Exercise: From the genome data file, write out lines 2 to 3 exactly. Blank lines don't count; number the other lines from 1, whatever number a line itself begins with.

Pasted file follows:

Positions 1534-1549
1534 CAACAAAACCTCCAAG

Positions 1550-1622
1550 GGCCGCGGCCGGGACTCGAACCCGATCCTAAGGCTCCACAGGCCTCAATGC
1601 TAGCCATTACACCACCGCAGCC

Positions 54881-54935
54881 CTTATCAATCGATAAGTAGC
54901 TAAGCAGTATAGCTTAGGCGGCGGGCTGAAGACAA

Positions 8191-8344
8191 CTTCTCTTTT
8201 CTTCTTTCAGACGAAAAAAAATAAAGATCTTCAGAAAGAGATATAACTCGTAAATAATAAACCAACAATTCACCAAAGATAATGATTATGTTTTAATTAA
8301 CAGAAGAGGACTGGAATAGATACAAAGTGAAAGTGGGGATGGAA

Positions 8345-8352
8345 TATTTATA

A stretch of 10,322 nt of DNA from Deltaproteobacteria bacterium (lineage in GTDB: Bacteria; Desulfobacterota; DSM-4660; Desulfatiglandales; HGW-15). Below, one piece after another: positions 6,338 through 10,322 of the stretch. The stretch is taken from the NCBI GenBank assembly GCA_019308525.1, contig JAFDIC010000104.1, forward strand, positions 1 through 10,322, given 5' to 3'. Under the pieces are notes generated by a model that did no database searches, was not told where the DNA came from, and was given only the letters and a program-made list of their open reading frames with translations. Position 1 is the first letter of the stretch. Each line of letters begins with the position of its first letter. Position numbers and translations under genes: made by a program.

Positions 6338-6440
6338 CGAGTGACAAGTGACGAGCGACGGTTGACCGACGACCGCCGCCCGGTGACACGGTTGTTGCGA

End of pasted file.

1534 CAACAAAACCTCCAAG

Positions 1550-1622